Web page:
Eschewing Poignant Book Reviews: Compelling New York Times Blogger Muses About Lyrical Vocabulary

I have recently been asked to review two books for the Association of Christian Librarians. Now I’m concerned. According to Bob Harris, a contributor to Paper Cuts: A Blog About Books by the editors of the New York Times Book Review, I should not use any of the following words:

poignant: Something you read may affect you, or move you. That doesn’t mean it’s poignant. Something is poignant when it’s keenly, even painfully, affecting. When Bambi’s mom dies an adult may think it poignant. A child probably finds it terrifying.

compelling: Many things in life, and in books, are compelling. The problem is that too often in book reviews far too many things are found to be such. A book may be a page turner, but that doesn’t necessarily make it compelling. Overuse has weakened a word that implies an overwhelming force.

Reviewers often combine these first two words. Like Chekhov’s gun. If there is a poignant in a review’s third paragraph, a compelling will most likely follow. Frequently reviewers forestall the suspense and link the words right away, as in “this poignant and compelling novel…”

intriguing: It doesn’t mean merely interesting or fascinating although it’s almost always used in place of one of those words. When it is, the sense of something illicit and mysterious is lost.

eschew: No one actually says this word in real life. It appears almost exclusively in writing when the perp is stretching for a flashy synonym for avoid or reject or shun.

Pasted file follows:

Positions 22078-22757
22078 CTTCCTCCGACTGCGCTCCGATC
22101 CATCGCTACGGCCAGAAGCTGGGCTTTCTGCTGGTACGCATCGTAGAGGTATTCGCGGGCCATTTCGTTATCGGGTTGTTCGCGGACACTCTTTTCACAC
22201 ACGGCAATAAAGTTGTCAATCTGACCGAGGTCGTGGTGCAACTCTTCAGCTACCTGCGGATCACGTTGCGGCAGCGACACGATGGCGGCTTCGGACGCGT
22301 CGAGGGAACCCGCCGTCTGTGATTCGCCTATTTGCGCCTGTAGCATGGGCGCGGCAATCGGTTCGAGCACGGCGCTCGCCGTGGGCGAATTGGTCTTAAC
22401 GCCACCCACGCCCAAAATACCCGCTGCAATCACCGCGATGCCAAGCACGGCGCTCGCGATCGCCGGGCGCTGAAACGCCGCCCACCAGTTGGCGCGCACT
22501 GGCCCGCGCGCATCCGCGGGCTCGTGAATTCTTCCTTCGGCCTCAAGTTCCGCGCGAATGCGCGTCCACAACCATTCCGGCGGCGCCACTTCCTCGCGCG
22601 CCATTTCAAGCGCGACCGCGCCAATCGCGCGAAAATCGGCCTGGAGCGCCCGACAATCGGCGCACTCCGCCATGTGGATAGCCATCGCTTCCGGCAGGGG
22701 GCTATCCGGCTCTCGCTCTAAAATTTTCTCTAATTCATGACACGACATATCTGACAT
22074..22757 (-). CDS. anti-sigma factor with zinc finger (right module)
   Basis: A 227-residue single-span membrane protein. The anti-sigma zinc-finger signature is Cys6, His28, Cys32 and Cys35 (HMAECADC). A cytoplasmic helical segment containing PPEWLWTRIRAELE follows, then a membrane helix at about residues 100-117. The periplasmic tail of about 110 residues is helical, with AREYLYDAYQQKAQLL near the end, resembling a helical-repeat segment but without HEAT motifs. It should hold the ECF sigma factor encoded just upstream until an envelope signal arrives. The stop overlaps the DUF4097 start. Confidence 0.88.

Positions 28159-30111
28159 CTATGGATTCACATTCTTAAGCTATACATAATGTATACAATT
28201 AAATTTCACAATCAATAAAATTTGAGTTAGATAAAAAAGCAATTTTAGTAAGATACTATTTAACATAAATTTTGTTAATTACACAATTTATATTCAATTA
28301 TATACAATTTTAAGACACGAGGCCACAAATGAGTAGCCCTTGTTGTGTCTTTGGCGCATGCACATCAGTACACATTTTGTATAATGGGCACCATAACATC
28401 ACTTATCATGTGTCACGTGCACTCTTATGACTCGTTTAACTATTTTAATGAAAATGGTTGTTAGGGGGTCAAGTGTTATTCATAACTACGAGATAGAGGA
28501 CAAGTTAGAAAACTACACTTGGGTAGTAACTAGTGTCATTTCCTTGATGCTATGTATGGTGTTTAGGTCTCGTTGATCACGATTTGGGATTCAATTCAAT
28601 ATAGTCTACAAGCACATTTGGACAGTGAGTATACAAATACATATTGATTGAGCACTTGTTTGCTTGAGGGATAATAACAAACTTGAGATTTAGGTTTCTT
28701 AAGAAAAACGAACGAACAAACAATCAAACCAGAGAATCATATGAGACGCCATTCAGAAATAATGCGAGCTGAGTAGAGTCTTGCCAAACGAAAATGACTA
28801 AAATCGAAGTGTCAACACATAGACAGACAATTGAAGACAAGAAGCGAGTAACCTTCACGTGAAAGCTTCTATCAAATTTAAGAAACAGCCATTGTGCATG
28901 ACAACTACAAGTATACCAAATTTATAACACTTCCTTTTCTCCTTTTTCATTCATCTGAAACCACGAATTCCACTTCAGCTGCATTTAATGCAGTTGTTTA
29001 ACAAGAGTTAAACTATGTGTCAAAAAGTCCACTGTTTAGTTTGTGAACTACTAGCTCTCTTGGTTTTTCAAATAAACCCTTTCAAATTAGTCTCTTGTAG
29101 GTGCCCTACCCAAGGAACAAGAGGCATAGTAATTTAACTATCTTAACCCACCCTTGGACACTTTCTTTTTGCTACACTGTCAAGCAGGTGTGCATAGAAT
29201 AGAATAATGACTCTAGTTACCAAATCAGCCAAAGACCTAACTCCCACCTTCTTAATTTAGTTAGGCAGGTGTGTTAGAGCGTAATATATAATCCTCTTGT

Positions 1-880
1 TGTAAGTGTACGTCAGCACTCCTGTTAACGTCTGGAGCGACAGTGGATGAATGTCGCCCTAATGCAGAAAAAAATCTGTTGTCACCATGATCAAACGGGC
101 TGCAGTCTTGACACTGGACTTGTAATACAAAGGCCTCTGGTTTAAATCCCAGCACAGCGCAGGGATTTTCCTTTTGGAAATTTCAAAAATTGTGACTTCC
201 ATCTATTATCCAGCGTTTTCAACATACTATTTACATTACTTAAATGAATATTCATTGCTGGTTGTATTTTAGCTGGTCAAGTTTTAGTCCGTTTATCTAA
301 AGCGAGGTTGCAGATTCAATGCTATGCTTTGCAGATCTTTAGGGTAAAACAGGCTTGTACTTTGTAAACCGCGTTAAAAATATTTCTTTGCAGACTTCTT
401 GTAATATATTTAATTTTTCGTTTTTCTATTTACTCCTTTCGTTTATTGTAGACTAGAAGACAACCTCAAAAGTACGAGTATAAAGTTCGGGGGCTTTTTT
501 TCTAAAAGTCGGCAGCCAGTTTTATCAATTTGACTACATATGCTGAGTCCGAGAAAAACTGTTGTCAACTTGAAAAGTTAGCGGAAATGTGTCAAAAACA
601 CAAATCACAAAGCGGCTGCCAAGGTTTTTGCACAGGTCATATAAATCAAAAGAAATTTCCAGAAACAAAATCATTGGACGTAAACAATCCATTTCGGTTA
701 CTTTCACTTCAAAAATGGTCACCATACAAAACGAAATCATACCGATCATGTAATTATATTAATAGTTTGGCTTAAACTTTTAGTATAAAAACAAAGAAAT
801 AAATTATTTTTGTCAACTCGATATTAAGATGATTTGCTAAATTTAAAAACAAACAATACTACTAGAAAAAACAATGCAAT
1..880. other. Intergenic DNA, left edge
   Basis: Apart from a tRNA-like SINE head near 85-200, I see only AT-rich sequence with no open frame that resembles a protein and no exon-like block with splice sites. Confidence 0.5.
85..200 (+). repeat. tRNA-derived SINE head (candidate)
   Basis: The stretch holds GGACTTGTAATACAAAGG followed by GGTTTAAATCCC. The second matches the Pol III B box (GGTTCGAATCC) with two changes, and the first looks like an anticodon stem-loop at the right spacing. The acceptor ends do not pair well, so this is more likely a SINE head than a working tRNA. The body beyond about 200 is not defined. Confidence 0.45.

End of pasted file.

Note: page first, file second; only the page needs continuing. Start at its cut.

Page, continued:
craft (used as a verb): In “The Careful Writer,” Theodore M. Bernstein reminds us that “the advertising fraternity has decided craft is a verb.” Undeterred, reviewers use it when they are needlessly afraid of using plain old write. They also try to make pen a verb, as in “he penned a tome.”

muse (used as a verb): Few things in this world are mused. They are much more often simply written, thought or said. “War is hell,” he mused. Not much dreamy rumination there.

Stretching for the fanciful — writing “he crafts or pens” instead of “he writes”; writing “he muses” instead of “he says or thinks” — is a sure tip-off of weak writing.

lyrical: Reviewers use this adjective when they want to say something is well written. But using the word loosely misses the sense of expressing emotion in an imaginative and beautiful way. Save lyrical for your next review of Wordsworth.

I think we should probably add a few more to the list — especially when reviewing works of theology. My list of words and phrases to avoid when reviewing a book:

  1. Timely. Timeliness is good. But it does not automatically render the work a good treatment of the issue. A cheeseburger can be timely, though I would rather have a timely cheeseburger made from quality beef on a sourdough bun than a happy meal from McDonalds. Currency is not enough.
  2. A valuable contribution. But so is my employer’s valuable yearly contribution to my retirement annuity. Please tell me what this author has to say to bring clarity to the issue or which moves the discussion forward.
  3. Accessible. You mean cheap? The library has many copies? What?
  4. Rivettingly interesting. I actually saw this on a back-cover blurb recently. The book was on Baptist Ecclesiology. Riveting? I think not. The real question is, “But is it Accessible?”
  5. A uniquely helpful resource. Like Liquid Nails – it does the job but without all that old-fashioned hammering.
  6. Brilliantly conceived. I.e., “I wish I had thought of this instead.”
  7. A welcomed contribution to the field. Welcome to the club, Mr. Author. You have passed the test and we can now teach you the secret hand shake.

Please leave your additions to this list in the comments.

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